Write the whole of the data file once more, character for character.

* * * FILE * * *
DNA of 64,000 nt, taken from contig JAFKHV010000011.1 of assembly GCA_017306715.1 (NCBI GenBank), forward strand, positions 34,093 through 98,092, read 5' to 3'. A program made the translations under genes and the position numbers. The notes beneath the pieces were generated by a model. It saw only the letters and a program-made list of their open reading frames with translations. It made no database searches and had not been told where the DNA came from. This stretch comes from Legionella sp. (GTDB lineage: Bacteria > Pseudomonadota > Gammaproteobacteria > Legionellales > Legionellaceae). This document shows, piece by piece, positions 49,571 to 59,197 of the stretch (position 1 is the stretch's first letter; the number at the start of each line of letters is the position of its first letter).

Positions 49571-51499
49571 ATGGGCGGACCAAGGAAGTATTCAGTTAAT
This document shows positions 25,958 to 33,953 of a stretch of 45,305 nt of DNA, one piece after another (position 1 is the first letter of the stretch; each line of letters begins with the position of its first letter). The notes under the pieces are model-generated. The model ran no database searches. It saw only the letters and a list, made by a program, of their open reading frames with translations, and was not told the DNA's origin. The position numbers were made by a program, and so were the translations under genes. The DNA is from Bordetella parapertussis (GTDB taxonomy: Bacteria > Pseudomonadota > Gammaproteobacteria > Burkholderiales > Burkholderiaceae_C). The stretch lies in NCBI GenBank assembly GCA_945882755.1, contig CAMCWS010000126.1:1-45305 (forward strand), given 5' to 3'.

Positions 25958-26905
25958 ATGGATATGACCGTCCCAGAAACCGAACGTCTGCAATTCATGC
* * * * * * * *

DNA of 64,000 nt, taken from contig JAFKHV010000011.1 of assembly GCA_017306715.1 (NCBI GenBank), forward strand, positions 34,093 through 98,092, read 5' to 3'. A program made the translations under genes and the position numbers. The notes beneath the pieces were generated by a model. It saw only the letters and a program-made list of their open reading frames with translations. It made no database searches and had not been told where the DNA came from. This stretch comes from Legionella sp. (GTDB lineage: Bacteria > Pseudomonadota > Gammaproteobacteria > Legionellales > Legionellaceae). This document shows, piece by piece, positions 49,571 to 59,197 of the stretch (position 1 is the stretch's first letter; the number at the start of each line of letters is the position of its first letter).

Positions 49571-51499
49571 ATGGGCGGACCAAGGAAGTATTCAGTTAAT
This document shows positions 25,958 to 33,953 of a stretch of 45,305 nt of DNA, one piece after another (position 1 is the first letter of the stretch; each line of letters begins with the position of its first letter). The notes under the pieces are model-generated. The model ran no database searches. It saw only the letters and a list, made by a program, of their open reading frames with translations, and was not told the DNA's origin. The position numbers were made by a program, and so were the translations under genes. The DNA is from Bordetella parapertussis (GTDB taxonomy: Bacteria > Pseudomonadota > Gammaproteobacteria > Burkholderiales > Burkholderiaceae_C). The stretch lies in NCBI GenBank assembly GCA_945882755.1, contig CAMCWS010000126.1:1-45305 (forward strand), given 5' to 3'.

Positions 25958-26905
25958 ATGGATATGACCGTCCCAGAAACCGAACGTCTGCAATTCATGC